It’s hard when you’re wearing a mask and you’re trying to talk to people. Especially if they’re deaf, basically. When they can’t hear you… “HI!” They don’t give us those clear masks, because you have to use the hospital grade masks. If you can’t see what I’m saying, you can’t hear what I need you to do.
Then you have to take it off. Do it again. Every single person. You don’t want to be cross-contaminating anything. Say you have 10 people – you have to do that 10 times over. Probably a couple times a shift, because it’s not like they get meds all at once.
And then you miss something, or maybe someone wants something. Then I have to put this all on again. You didn’t get to pee that day. You barely got to eat anything. You probably didn’t drink anything that day either, which is what happens. I barely have time to take my breaks. Sometimes I don’t even get a break.
// Are the people you’re taking care of talking about COVID? Or Black Lives Matter?
A lot of them don’t understand.
Some residents are people who are mentally aware, they just need care. Some people don’t even need somebody to really care for them, they just needed a room so they just decided to pay for this one. Those residents are a little bit more aware. They’ll wear their mask. They’ll go and visit and they’ll sit in the doorway while the other person’s in the room. They know what’s going on. They watch the news. They’re paying attention.
I have a lot of the residents with dementia. You tell them they can’t go outside. There’s a virus that will hurt you and we don’t want you to go outside. And then they’re like, “OK, OK. Can I go outside?”
“But why can’t I see my kids? Why can’t I see my husband? Why is nobody visiting me? Nobody’s visited me in months.” Those are the hard conversations. What can you tell them? What can you say?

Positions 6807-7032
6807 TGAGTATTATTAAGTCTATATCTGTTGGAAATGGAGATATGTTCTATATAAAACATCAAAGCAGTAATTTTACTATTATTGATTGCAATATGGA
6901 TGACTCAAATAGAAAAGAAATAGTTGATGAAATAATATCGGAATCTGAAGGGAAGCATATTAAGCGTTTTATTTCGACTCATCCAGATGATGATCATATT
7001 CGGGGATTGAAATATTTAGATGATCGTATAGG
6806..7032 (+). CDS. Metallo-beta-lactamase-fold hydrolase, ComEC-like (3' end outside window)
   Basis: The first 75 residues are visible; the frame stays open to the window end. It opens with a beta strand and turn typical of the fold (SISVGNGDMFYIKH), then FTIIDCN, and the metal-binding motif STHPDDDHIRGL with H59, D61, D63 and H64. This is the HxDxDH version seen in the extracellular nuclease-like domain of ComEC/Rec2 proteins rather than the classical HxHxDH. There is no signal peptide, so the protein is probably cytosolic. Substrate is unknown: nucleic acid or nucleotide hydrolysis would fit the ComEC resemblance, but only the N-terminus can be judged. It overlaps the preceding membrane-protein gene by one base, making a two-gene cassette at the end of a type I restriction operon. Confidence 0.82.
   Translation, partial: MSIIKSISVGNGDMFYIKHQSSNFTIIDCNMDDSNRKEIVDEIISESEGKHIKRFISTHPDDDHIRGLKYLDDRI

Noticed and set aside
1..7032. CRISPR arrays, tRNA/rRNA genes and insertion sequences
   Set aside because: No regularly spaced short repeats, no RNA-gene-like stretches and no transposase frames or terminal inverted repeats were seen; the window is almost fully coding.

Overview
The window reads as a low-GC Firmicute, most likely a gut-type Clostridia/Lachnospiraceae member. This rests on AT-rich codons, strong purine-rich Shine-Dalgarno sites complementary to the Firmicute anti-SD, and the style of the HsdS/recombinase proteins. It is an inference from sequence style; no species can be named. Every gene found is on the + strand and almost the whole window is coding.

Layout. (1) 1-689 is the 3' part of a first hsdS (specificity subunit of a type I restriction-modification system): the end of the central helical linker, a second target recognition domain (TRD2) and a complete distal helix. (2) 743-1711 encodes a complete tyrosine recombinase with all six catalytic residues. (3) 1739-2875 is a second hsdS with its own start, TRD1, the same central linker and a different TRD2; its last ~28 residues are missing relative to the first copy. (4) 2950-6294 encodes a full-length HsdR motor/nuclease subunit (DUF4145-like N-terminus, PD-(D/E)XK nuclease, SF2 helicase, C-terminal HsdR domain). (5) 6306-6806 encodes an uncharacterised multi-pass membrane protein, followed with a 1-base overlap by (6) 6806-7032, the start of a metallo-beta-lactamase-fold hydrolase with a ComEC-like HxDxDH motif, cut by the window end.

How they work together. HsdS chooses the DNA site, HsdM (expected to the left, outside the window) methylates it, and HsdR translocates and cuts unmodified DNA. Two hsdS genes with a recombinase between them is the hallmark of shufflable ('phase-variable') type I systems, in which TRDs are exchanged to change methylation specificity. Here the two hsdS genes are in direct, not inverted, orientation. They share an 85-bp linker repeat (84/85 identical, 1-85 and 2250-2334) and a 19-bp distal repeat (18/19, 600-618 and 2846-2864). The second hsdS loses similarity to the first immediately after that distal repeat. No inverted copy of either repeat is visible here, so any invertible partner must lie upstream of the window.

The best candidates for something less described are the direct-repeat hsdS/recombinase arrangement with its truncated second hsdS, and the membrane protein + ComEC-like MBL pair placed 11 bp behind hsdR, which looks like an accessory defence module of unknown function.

A lot of the aides in the healthcare industry are Caribbean, African. The managers are — you know, they’re usually white. My manager is black, which I thought was very cool. But there comes a whole different area of THAT – being black and identifying with your black coworkers, but also not wanting to be lumped in with them because you’re supposed to be setting a standard. So that means acting a certain way and portraying yourself a certain way so no one will confuse you with anybody else. Being extra tough. Being extra mean. Being extra stern. No slack, no friends, no nothing. But you’re still something. You’re still black, or you’re still a woman, or you’re still this… I get it. So people are like, “I don’t like her.” I get why she’s that way.
You gotta be so much, all the time. You have to be the best, you have to be the smartest, you have to be the nicest. You can’t be ‘ghetto’. You can’t talk in slang, because… I don’t know. People are gonna think you’re something that you’re not.
“Oh yeah, that makes sense. Her name is Tanisha.”
You gotta deal with the regular stuff on top of the COVID stuff. I’ve been called every name in the book. This is gonna sound funny, but I think that it’s nursing, hands-on, with anybody. Because anybody can be racist. It’s just not good for the soul if you’re a black person. There’s just so much that you have to take. We already take this in our daily lives, so why go to work and also be subjected to such cruelty and such disregard for your humanity? And then have to say, well you took an oath when you took this job…